A service is simply work done by one person or group that benefits another. An emphasis here could be placed on benefits. In the context of an IT organization serving the enterprise, the description of a service must take into account fundamental business considerations. An effective working definition of an IT service is: “an IT capability delivered to a client at a prescribed service level and cost.”
An IT service is typically constructed from a set of components (e.g., hardware and software) and activities (e.g., install, support). Without some guidelines, determining which components and activities should constitute a service can be confusing — the challenge of service construction is addressed later in this paper.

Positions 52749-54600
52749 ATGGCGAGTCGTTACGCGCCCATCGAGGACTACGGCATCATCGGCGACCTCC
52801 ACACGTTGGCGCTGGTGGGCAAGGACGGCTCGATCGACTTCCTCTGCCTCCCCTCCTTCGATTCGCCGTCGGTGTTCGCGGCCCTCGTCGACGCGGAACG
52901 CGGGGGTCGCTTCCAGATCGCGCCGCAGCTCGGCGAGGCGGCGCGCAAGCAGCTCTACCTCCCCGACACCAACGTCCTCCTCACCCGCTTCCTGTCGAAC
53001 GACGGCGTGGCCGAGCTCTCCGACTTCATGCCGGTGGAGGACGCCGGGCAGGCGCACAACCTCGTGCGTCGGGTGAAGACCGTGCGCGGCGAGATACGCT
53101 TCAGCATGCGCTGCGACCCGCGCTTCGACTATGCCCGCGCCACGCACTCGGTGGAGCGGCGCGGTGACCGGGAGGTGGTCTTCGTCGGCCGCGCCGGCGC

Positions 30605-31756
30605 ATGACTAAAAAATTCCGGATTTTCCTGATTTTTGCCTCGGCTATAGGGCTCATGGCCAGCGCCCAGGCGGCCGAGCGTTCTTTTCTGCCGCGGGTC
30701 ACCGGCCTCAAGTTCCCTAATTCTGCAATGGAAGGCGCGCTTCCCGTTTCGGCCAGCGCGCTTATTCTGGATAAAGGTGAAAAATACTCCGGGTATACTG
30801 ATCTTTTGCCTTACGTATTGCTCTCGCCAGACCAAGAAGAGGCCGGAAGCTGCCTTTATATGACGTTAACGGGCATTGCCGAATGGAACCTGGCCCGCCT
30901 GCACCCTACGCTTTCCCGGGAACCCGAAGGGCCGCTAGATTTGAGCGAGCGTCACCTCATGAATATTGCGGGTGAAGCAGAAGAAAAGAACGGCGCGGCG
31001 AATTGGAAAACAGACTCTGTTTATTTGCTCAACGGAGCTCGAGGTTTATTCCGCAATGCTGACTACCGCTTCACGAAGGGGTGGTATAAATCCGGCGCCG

White PaperM aximizing ValueThrough IT ServicesMichael MulickaApril 2006Untitled DocumentAbstractThis paper describes how running IT as a service-basedbusiness has the potential to improve both the real andperceived value of IT to the enterprise. The role of the IT Service Catalog, a critical enabler, is given particularattention. The reader will learn:" The circumstances and drivers encouraging a service-based approach to IT" Description and characteristics of an IT Service" Description and characteristics of an IT Service Catalog" Benefits to IT and the enterprise" Considerations for implementation" Opportunities to accelerate results while minimizing riskBackgroundCircumstances and DriversToday s business climate forces managers to maintain alaser focus on achieving and communicating value. Neverhas this been truer than for today s IT manager, whoseorganization is under constant and increasing scrutiny,and who is continually challenged to prove IT s value tothe core business. Business managers demand that IT:" Align itself to the business. Substantiate every projectand activity by showing how they support and promotethe core business." Constrain and reduce costs. Do more with less. Self-fund projects and maximize the productivity ofevery asset and resource." Match supply to demand. Deliver the right capability at the right time and the right cost." Operate transparently. Provide clear and direct linkagebetween IT costs and activities and their value to theenterprise, in quantifiable business terms.These demands are healthy for IT because they drive abusiness mind set IT must be run as a business withinthe business for the CIO to maintain credibility withhis/her C-level peers. Achieving this goal, however, is nottrivial. For most organizations, accomplishing it requires areal transformation in culture, processes, methodologies andtechnologies. While trying to accomplish this transformation,traditional challenges, such as maintaining service levelsand regulatory compliance, continue. At the same time, theenvironment changes at an increasingly rapid pace. Legacysystems are wrapped in emerging technologies; preciousfew technologies are actually retired. The environmentgrows more unwieldy in its complexity every day. Despitethese complications, transformation remains both necessaryand possible.Real and Perceived ValueEvery business survives on its ability to deliver value. IT no longer gets a free ride as some generic componentof enterprise overhead, and so must establish andcommunicate a clear value proposition to its clients, thecore business executives. Both real and perceived valueare important to ensuring that clients are comfortablewith the service they receive, and are supportive of ITmanagement and direction.Real value is impassive quantified and objective; easierto measure. Production operations and developmentprojects are usually measured this way, using metrics forquality (e.g., number of defects), timeliness (i.e., deliveryon schedule) and cost relative to prescribed targets.Perceived value is expressive qualified and subjective;harder to measure. Service operations, although theytypically employ supporting objective metrics, are usuallyultimately evaluated this way (e.g., a help desk customersatisfaction survey). The reason is simple: In a serviceoperation, perceptions reign. It doesn t matter how quicklya help desk analyst picks up the phone, and it doesn tmatter how many tickets they say they ve resolved on thefirst call, if the customers believe they wait too long anddon t really get their problems addressed.Trying to separate real and perceived value is often difficultand sometimes even futile. Which is more valuable: Thelocal family restaurant provides all the coffee you candrink for 50 cents. The internationally known premiumcoffee house provides a single cup for 3.50. They both haveavid and loyal customers who, based on their value set,believe they are getting value for money. The importantthings: know your customers, know what they need, knowwhat they want and deliver it. In the case of IT, theserequire clear understanding of and close alignment withthe core business.IT Business PotentialImplementation of an IT Service Catalog is a way to addressmany of the aforementioned challenges and move IT to a client-centric, service-based business. Done right, thejourney incorporates the reward. The intermediate stepsto achieving an effective service catalog each possessadvantages and benefits of their own. Not only will ITrealize incremental improvements in real value (e.g.,reduced costs), and perceived value (e.g., customersatisfaction), but they will make steady progress towardschanging culture and organizational behavior arguablythe biggest opportunity for long-term benefits. The ITService Catalog has the potential to enable IT to transformitself through evolution, promoting steady progress towardsproving value while minimizing risk.2Untitled DocumentIT Service ConstructsIT ServicesA service is simply work done by one person or group thatbenefits another. An emphasis here could be placed onbenefits. In the context of an IT organization serving theenterprise, the description of a service must take intoaccount fundamental business considerations. An effectiveworking definition of an IT service is: an IT capabilitydelivered to a client at a prescribed service level and cost. An IT service is typically constructed from a set ofcomponents (e.g., hardware and software) and activities(e.g., install, support). Without some guidelines,determining which components and activities shouldconstitute a service can be confusing the challenge ofservice construction is addressed later in this paper.Services exist on a continuum from granular to aggregate.Some examples:" Install Standard PC. For a one-time cost of 1,000, anda monthly cost of 10, the IT organization will acquire,build, configure, deliver, install and provide one-dayresponse to hardware support calls for a standarddesktop computer." Enable Business Desktop. For a one-time cost of 1,400 and a monthly cost of 50, the IT organizationwill Install a Standard PC, establish wired networkconnectivity, install an IP telephone, conduct regularsoftware maintenance, and provide one-hour responseto hardware and software support calls during normalbusiness hours." On-Board New Hire. For a one-time cost of 200, the IT organization will create LAN and email accounts,create access rights and permissions on productionand/or development systems, assign a phone number, create a voice mail account, and supply user documentation." Enable Application Server. For a one-time cost of 5,000 and a monthly cost of 350, the IT organizationwill acquire, build, configure, install and maintain thephysical environment for an application server in theirdatacenter." Manage Production Application. For a negotiatedrecurring cost, the IT organization will perform systemadministration, conduct online and batch operations,perform housekeeping functions, manage availability,performance, and capacity, ensure recoverability, and oversee technical maintenance and support for a production application s technology infrastructure, up to but not including the desktop." Maintain Business Continuity. For negotiated one-timeand recurring costs, the IT organization will EnableApplication Servers and Manage a Production Applicationbackup at a remote data center, Enable BusinessDesktops of a number sufficient for disaster-modeoperations, and perform all maintenance necessary toaffect start-of-disaster-day recovery within 48 hours.Of course, these simplified examples are for purposes ofillustration only, and whether or not they would makesense is business-specific. The important thing is tounderstand their common characteristics:" A combination of components and activities (hardware,software, and specific actions that will be performed)expressed as a service (rather than as a product) in avalue-based context." Prescribed, measurable service levels and costs(specific monetary amounts, support hours, responsetimes) that can be understood, ordered and forecastedby business consumers." Understandable by business users, avoiding overtlytechnical terms (today s business person is likely tounderstand PC or server, but unlikely to understand NIC or SAN. )" The opportunity to create complementary or even co-requisite services (Enable Business Desktop andOn-Board New Hire)." The ability to create aggregate services (MaintainBusiness Continuity) from a collection of individualservices (Enable Application Server, ManageProduction Application, Enable Business Desktop).IT Service CatalogHistory and ContextIn the past (circa seven years ago), it was quite popular forIT organizations to create inventories of services in anattempt to organize their activities. The term IT ServiceCatalog was sometimes used to refer to lists of these services. However, early attempts were often immatureand fraught with problems. Chief among them was thatthe services didn t possess the characteristics describedabove, and were neither well-defined nor measurable.Other problems included lack of clear service ownership,ineffective deployment, and isolation of the catalog fromrelated systems and processes. Because it was difficult tomaintain, the catalog quickly fell out of sync with reality,and the services drifted into irrelevance. When fresh, these service catalogs gave the illusion that IT organizations werewell in control, but without the necessary underpinnings inplace, they lost effectiveness and support for them waned.Bottom line: the concept was good, but implementationwas poor.3Untitled DocumentReemergence and PotentialWhat was needed was a crisp, clear methodology fordefining services, and the processes and technologies todeliver them effectively. The expertise and componentrynow exist to deliver on the potential, inspiring a new waveof interest in IT Services in general and in the ServiceCatalog in particular.From a consumer s perspective, the IT Service Catalog isthe mechanism by which services are defined, organized,and offered, typically taking the form of a very easy to use web-based application they can use directly verysimilar to today s Internet retailers. The customer is thenfocused on what they want, and concerned with how theywill get it only to the extent that it provides immediateadvantage to them (e.g., opting for expedited delivery, or retrieving delivery status).The Catalog organizes and offers services to consumers in a manner meaningful to them. It is an essential point oflinkage between IT and consumers, simplifying IT s bill of materials into services that are easy to understand,economic to buy, and tuned to the requirements of eachbusiness unit and/or consumer. The language used mustnot only be consumer-oriented, but should be consistentacross products and, ideally, should be used throughoutthe consumers experience with IT (i.e., the same languageshould be spoken by customer-facing IT representatives,such as service desk and field support staff). This seamlesslanguage builds consumer understanding and confidence,which are elements of trust. By taking care to provide a simple, consistent experience to end users, the ITorganization can improve the way the business thinksabout IT, increasing perceived value.From the IT perspective, the Service Catalog is a criticalcomponent in the service delivery chain. Integrated withsystems such as request management, procurement,provisioning, and inventory/asset management, requestsand fulfillment can be automated and tracked. This bothinsulates the consumer from the details and mechanics ofacquiring the service, and improves the IT organization sefficiency. Integrated with service delivery systems such asservice desk, availability management, problem managementand change management, the Catalog provides the dataand information necessary to improve customer serviceand satisfaction. For example, service desk representativeswill know when follow-up action is necessary, and commandcenter staff will know how to prioritize situation response,based on prescribed service targets tied to specificcomponents within each service.Since it has broad implications for both the consumersand for the IT organization itself, implementation of a highquality IT Service Catalog should be considered a criticalsuccess factor in the transformation and support of IT as a service business.BenefitsCommunication: Understanding, Transparencyand AlignmentThe simple act of describing IT services in business termsforces beneficial behavior. IT must perform due diligencewith the business customers. As they do, their understandingof the business improves while their relationships withbusiness managers are strengthened. The communicationand negotiation necessary to create the services results in inherent transparency of IT to the business, because the discussions center not on what IT does, but insteadon what the business needs. The traditional veil ofconfusion begins to lift and customers are more at easewhen dealing with IT. Through continual sharing of insights,IT and business managers begin to realize that they have common goals. These natural levers of alignment present IT as more in tune with the business and moreresponsive to business needs, increasing perceived value.Service DeliveryMany IT organizations suffer from chronic problems (real or perceived) with one or more aspects of servicedelivery quality, quantity and timeliness. The IT ServiceCatalog is an effective tool for service improvement. Since it provides the linkage between consumers andservices, and from services to components and activities,the Catalog can be used as an integral part of powerfulautomation solutions. Service request processing andfulfillment workflows, extending even into third-partyproviders and subcontractors, can be automated. Sinceservices are standardized, fulfillment times can be shortenedthrough warehousing and automated provisioning. CustomerService organizations can be alerted when service targetsare threatened, allowing them to take preemptive action,increasing effectiveness. Repeatable metrics underlyingreal value can be measured and tracked, providing thecapability for continual improvement.Cost Constraint/ReductionThe service-based approach has the potential for gains inefficiency through automation, producing measurable costreductions. For example, some industry analysts suggestthat cost reductions of up to 40% are possible throughautomation of the service request process. Since this is a high-volume function, savings can be substantial.Savings are encouraged in ways other than automation.Because service descriptions include both componentsand activities, allocation of human resources is examined.When the cost of support is explained to business clientsand allocated to each service in quantifiable terms, aclinical analysis of want vs. need typically ensues,resulting in more effective allocation of staff to critical4Untitled Documentbusiness systems. Examination and organization ofactivities also reveals redundancies in IT processes andprocedures, encouraging waste-cutting and streamlining. Theservice approach encourages standardization, allowing forimproved cost effectiveness through economies of scale.Culture, Behavior and PlanningFor many IT organizations engaged in transformationefforts (i.e., striving to change from a reactive supplier oftechnology to a business within the business ) the move toIT Services is considered a critical pillar supporting manyother aspects of managing IT and the enterprise. More thanmerely a way to organize and charge for the products andcapabilities they provide, IT Services represent a change in the organization s mind-set. Services are discussed in consistent terms of business cost, risk and benefit the technical jargon is left on the cutting room floor. A maturation of attitudes and a shift towards informed,dispassionate analysis results in decisions that are bestfor the business. Over time, the change becomes natural,pervasive and institutionalized.This change has tremendous upside potential for both ITand the core business. There is an increase in demandawareness, and all stakeholders come to realize the cost of unbridled IT demand. Consumption is fully understood,and simple metrics (e.g., capacity against utilization)encourage managers to find more cost-effective alternativesto capacity growth. Behavior can be driven through servicepricing schemes that promote consumption of strategicsolutions and discourage consumption of those thatshould be retired.With these mechanisms in place, IT management andplanning become both simpler and more sophisticated.Investment planning emphasizes IT investments that directly support the business strategy. Serviceconsumption planning is more accurate than traditionaltechnology consumption planning, because (1) itincorporates both historical growth and support forspecific business events, and (2) IT experts, rather thanbusiness people, are charged with translating serviceconsumption to technology and resource consumption. IT experts are in a better position to take a holistic view,and can plan not only the needs of a particular businessunit, but can factor-in related requirements (e.g., ITmanagement systems, bandwidth) in aggregate. Supplymore closely matches demand and costing is moreaccurate. The IT organization is more responsive and the IT environment is more manageable.Less Stress, Better ExperienceThe IT Services concept not only improves the businessbottom line, it improves life for business and IT staff alike.With IT Services in place, planning and budgeting areeasier and more accurate. Business clients are confidentthey re getting value for money, and IT are confident that they know what the business needs and when theyneed it. Business managers are in control of their destiny,and consumers are in control of their acquisitions andrequests. Expectations are clear, there are no surprises,and stress levels are reduced.ImplementationService ConstructionAs mentioned earlier, service construction can beconfusing and it s easy to be daunted by determiningwhere to begin. However, as the service-based paradigmhas matured, some big rules for the construction ofservices have emerged:1. Establish consumption-based pricing up front. It isimportant to go through the exercise of costing andpricing services as they re developed. If the focus isplaced only on the technology and resource aspects ofservice definition, the benefits of the service approachare significantly reduced without the financialcomponent, the consumer doesn t know what theservice is costing them, and how their consumptionrelates to their bottom line. They re still at a loss toplan effectively, and the value of IT remains unclear. If the intent is to add the financial component later, that notion is misplaced. Almost certainly, services willhave been defined in such a way that usage trackingand cost recovery will be difficult in part or in whole.Consumption-based service pricing will supportwhatever cost recovery methodology is used by theenterprise (i.e., cost allocation, activity-based-costing,direct chargeback, etc.). By maintaining rigor and fiscaldiscipline from the beginning, the full benefits of ITservices will be realized.2. Clearly quantify fundamental terms of service. Usespecific monetary amounts wherever possible, andstate explicitly where prices must be negotiated on acase-by-case basis. Describe resources and activitiesincluded and, where necessary, state explicitlyactivities that are out of scope. In practical terms, (see (3) below) include service level targets/objectives(SLOs) such as support hours, response times, etc.Note that formal service level agreements (SLAs) arenot always necessary. While SLAs are perfectlyacceptable to use, their value is a hotly debated topicon its own, and that debate need not be put on thecritical path to IT Service success. Establish somethingthat makes sense for your organization it is ineveryone s best interest to avoid ambiguity.5Untitled Document3.Ensure consumption is measurable and services aresimple.It is common for managers to get caught up in enthusiastic definition of services for which there isno practical way to track usage and/or performance.For example, defining a service that targets two-dayturnaround on a change makes no sense if you don thave the processes and systems to track changes.Keep the IT Service s underlying resources simple,enabling a straightforward, understandable price to becalculated. Be consistent in your accountingmethodology and pragmatic about pricing andrecovery. Especially early on, avoid complicatedschemes that include discounts, rebates, shared assetaccounting, penalty clauses, etc. Complicated systemshave a deleterious effect on understanding andconfidence, and in any given situation, tend to costmore in time and effort than they recover.4.Offer the fewest number of services that achieve yourgoals.Establish the goals you want to achieve at thebeginning of the endeavor, and then create just enoughservices to achieve those goals. Avoid complexity andredundancy. The number of services you end up withwill be driven by your organization s flexibility andtolerance levels in specific areas, the most prominent ofwhich is transparency. Here again, balance is needed.You must achieve financial and operational transparencyto the degree necessary for your business clients tofeel comfortable with the service they receive and thecost at which it is provided (i.e., to support an intelligentbusiness discussion). But, if the passion for transparencybecomes maniacal (i.e., it must be clear how everypenny of every dollar is applied to the business),practicality goes out the window. The service portfolioquickly becomes unmanageable and confusing,defeating its purpose.One technique for arriving at the right level of servicegranularity is this: For every resource and activity you add to the service, ask, Is this understandable to the business clients? Does it make sense for IT? Is it financially and operationally transparent? Can it be measured and priced? If the answer is yes to all of these, add another resource or activity. Bundle asmany related resources and activities as you can untilone of the tests fails.Inevitably, the question arises: What number ofservices is right for my organization? There is nomagic number, and it s impossible to know withoutdoing the analysis for your business. However, even in the biggest organizations (where the IT spend ismeasured in billions) an effective number is usuallymeasured in dozens rather than hundreds.5Think holistically, build incrementally.While it isimportant to do comprehensive up-front goal setting,analysis and planning, there is no reason to move to a service-based IT operating model al at once. It is unrealistic to think that an entire service portfoliocan be created and executed in a single go. In fact,attempting to do so introduces unnecessary risk (not to mention being a major stress inducer for both IT andbusiness clients). Create small, easy to define servicesfirst, testing and refining them in cooperation withbusiness clients. Run billing in parallel with existingsystems to ensure results meet expectations. Migrateto the service structure one or a few services at a time.Remember, this is transformation of IT, and it takestime. Use the technique of aggregation to build largerservices. Plan from the top-down; execute from thebottom up.DeploymentAs is the case with service construction, some big rulessupport effective deployment:1.Build a business case.Every organization has its ownphilosophy and process for this, with varying levels ofvalue placed on different factors such as hard-moneysavings, cost avoidance, and improved productivity. As shown above, all these opportunities exist whenbuilding a case for adoption of IT Services.One place to begin is in quantifying savings throughautomation of service request and fulfillment processing.Managing service requests is frequently a large andcostly function. It is not uncommon for the cost ofprocessing for some service requests to be in thethousands of dollars, and thousands of service requestsare processed every year. Obtain current estimatesfrom industry analysts, and apply these to your situationto quantify potential savings. You should be able tojustify significant savings through forward-deploymentof the Service Catalog (i.e., consumer direct access),automation of back-end processing, and a reduction ofthe number of service requests overall (through bundling).2.Establish dialogue early with business clients andkeep it going.In order to gain the aforementionedimprovements in communication, understanding andtransparency, it is imperative to include businessclients from the beginning of the endeavor. The effortcan be driven from within IT, but success is impossiblewithout business-side support. Business managersmust participate in service definition their buy-in is essential, but even more important is the spirit of partnership that will encourage an enduringrelationship between the business and IT.6Untitled Document3. Establish governance. Inevitably, questions andconcerns will arise, and the answers will not always be obvious. In fact, creative tension is likely to exist,especially early on when the priorities of IT and thebusiness, and even the priorities of different businessunits, are being reconciled. Unmanaged, this can bedifficult to cope with. However, with proper governance,it can be healthy and productive.Governance teams should include principal stakeholdersfrom major IT service groups and each major line of business, and must be empowered with decisionmaking authority. This will aid not only initial servicecomposition, but fine-tuning of the service portfolioover time.4. Create an IT service taxonomy and a supportingService Catalog structure. Taxonomy is simply asystem for grouping and classification, but is a vitalelement of an effective IT Service portfolio. Impositionof a taxonomy forces organizations to make harddecisions about the fundamental structure of theirservice portfolio, including matters such as the degreeto which business unit and regional differences will be accommodated. As with the services themselves,the taxonomy should be kept simple and practical.Segmentation of services must be considered verycarefully. Judicious segmentation bolsters simplicity;unnecessary segmentation introduces complexity.Segmentation across major business units may makesense, and will contribute to the businesses acceptanceof the service approach. For example, it is of little if anyvalue to try to squeeze a retail banker s teller machineinto the same class as a wholesale foreign exchangetrader s workstation. Segmentation across geographicalregions sometimes makes sense but often does not, andshould be thoroughly justified on a case-by-case basis. We do business differently here is not justification,and could actually be indicative of organizationalinefficiency. An example of proper regional justificationwould be differing legal and regulatory requirements.The Service Catalog must be deployed in a manner suchthat the service portfolio is kept manageable; multipleService Catalogs might be appropriate. For example, ifthe taxonomy dictates that retail and wholesale bankingunits will have essentially independent service portfolios,it is appropriate to have two catalogs, each tailored to abanking unit. Note that there is no statement made hereabout the physical deployment of the catalogs thematter of whether these are two physically separatecatalogs or two logical catalogs (i.e., business-specific views ) within a single physical repository is unimportantto this subject and is explicitly excluded.5. Establish clear ownership and accountability. Eachservice must have an assigned owner within the ITorganization who is ultimately accountable for everyaspect of the service. The owner directs the evolutionof the service and oversees (but does not necessarilyperform hands-on management of) costing, pricing,resource allocation and service delivery. The ownerdeals with internal organizations, outsourcers andthird-party suppliers on behalf of the business clients.An individual could own multiple services and, ifwarranted, a group of service owners could beaccountable to a portfolio manager who owns acollection of related services. These owners get out front and lead, innovating, maintaining the services, and representing them within governance.6. Establish technology standards and life cycles.Services by definition cannot be ad-hoc, so technologystandards are essential. The fewer number of technologiesyou need to deal with, the simpler your service portfoliowill be. As technologies are selected, thought shouldbe given to their useful lifespan, and an exit strategyshould be considered. Use the power of Service pricingto encourage consumption of strategic technologiesand discourage consumption of aging ones for whichsupport costs are escalating.7. Maximize benefits through integration. As alluded to above, the value of the IT Service Catalog will bemaximized only if it is actionable, contributing toautomation of service requests, fulfillment, approvals,and overall workflows. Without the necessary systeminputs and outputs, the cost of maintaining the Catalogrises and its relative value diminishes. Ideally, the ITService Catalog is part of a wider IT managementsolution that provides the component integrationrequired to take advantage of the Catalog. It is notunusual that, over time, several points of process and system integration are established both within IT(e.g., IT management systems) and external to IT (e.g.,reference data, enterprise systems such as procurement,supplier tracking systems). A robust architecture and integration framework go a long way to easingimplementation and maintenance.Accelerating ResultsThe benefits of IT Services can be made real for yourorganization today. Unlike the situation several years ago, abody of expertise and intellectual property exists upon whichyou can draw for help. Equally important, technologieshave matured to the point where robust, highly effective,purpose-specific solutions are now commercially available.7Untitled DocumentCA, a market-leading software company focused onEnterprise IT Management, offers a world class IT ServiceCatalog. Its depth of functionality and simple-to-usecustomer interface make it a market-leading ServiceManagement solution. It is the first IT Service Catalog tocome fully integrated with procurement, service desk, asset/inventory management, IT accounting and billing, androbust reporting mechanisms, all underpinned by a leadingmanagement database and application architecture. Out-of-the-box capabilities are strong enough to get you up-and-running quickly:" Catalog of services with pre-built content and role-based access." Enables clear service definitions including service levelsand costs." Provides actionable content including approvals anddelivery workflows." Delivers usage and performance data in business terms." Tracks user subscriptions.BearingPoint, a global management and IT consulting firm,complements this strong technology framework with theIT management and industry-specific expertise to ensureyou get the most out of your investment and realize your goals. BearingPoint advisory and consulting services canhelp you at every step of the journey:" Building a business case including quantified businessvalue." Defining specific goals and objectives for transformation." Assessing the readiness of your organization andidentifying critical success factors." Defining IT Services, including service level, costrecovery, and pricing strategies." Optimizing and integrating service processes." Creating information and data models/architectures." Integrating with subcontractors (e.g., outsourcers) andthird-party suppliers." Managing your transformation project." Establishing and transitioning to a governance modelright for you.ConclusionThe transformation to a service-based IT operating modelprovides significant improvements in both the real andperceived value of IT. Tangible benefits can be realizedincrementally, steadily improving understanding andconfidence by business clients. Although transformation is not trivial, the tools and expertise are now available toaccelerate the transformation and make IT Services a reality.For more information, please visit ca.com/deliver.Copyright 2006 CA. All rights reserved. All trademarks, trade names, service marks and logos referenced herein belong to their respective companies. This document is for your informationalpurposes only. To the extent permitted by applicable law, CA provides this document AS IS without warranty of any kind, including, without limitation, any implied warranties of merchantability,fitness for a particular purpose, or non-infringement. In no event will CA be liable for any loss or damage, direct or indirect, from the use of this document, including, without limitation, lost profits,business interruption, goodwill or lost data, even if CA is expressly advised of such damages.MP300830506About BearingPointBearingPoint, Inc. (NYSE: BE) is one of the world s largest providers of management and technology consulting services to Global 2000 companiesand government organizations in 60 countries worldwide. Based in McLean, VA, the firm has approximately 17,500 employees and major practiceareas focusing on the Public Services, Financial Services and Commercial Services markets. For nearly 100 years, BearingPoint professionals havebuilt a reputation for knowing what it takes to help clients achieve their goals, and working closely with them to get the job done. For more information,visit the Company s website at BearingPoint.com.About the AuthorMichael Mulicka, Warwick Court, 5 Paternoster Square, London, EC4M 7BP (firstname.lastname@example.org).Mike is Director of Strategy for BearingPoint s Asset, Service, and Demand Management (ASDm) practice. His 28 years in IT have been focused onadvancing the enterprise IT management agenda. He has extensive experience in IT management, strategy and architecture, systems development,integration and delivery, mergers and acquisitions, and outsourcing. Mike oversees ASDm s business and solutions strategy, and does senior leveladvisory and business consulting related to IT management and transformation.ContributorsThe following individuals contributed to this paper: Martin Warner, Keith Rackley, David Hurwitz, Katherine Demacopoulos, and Peter Waterhouse.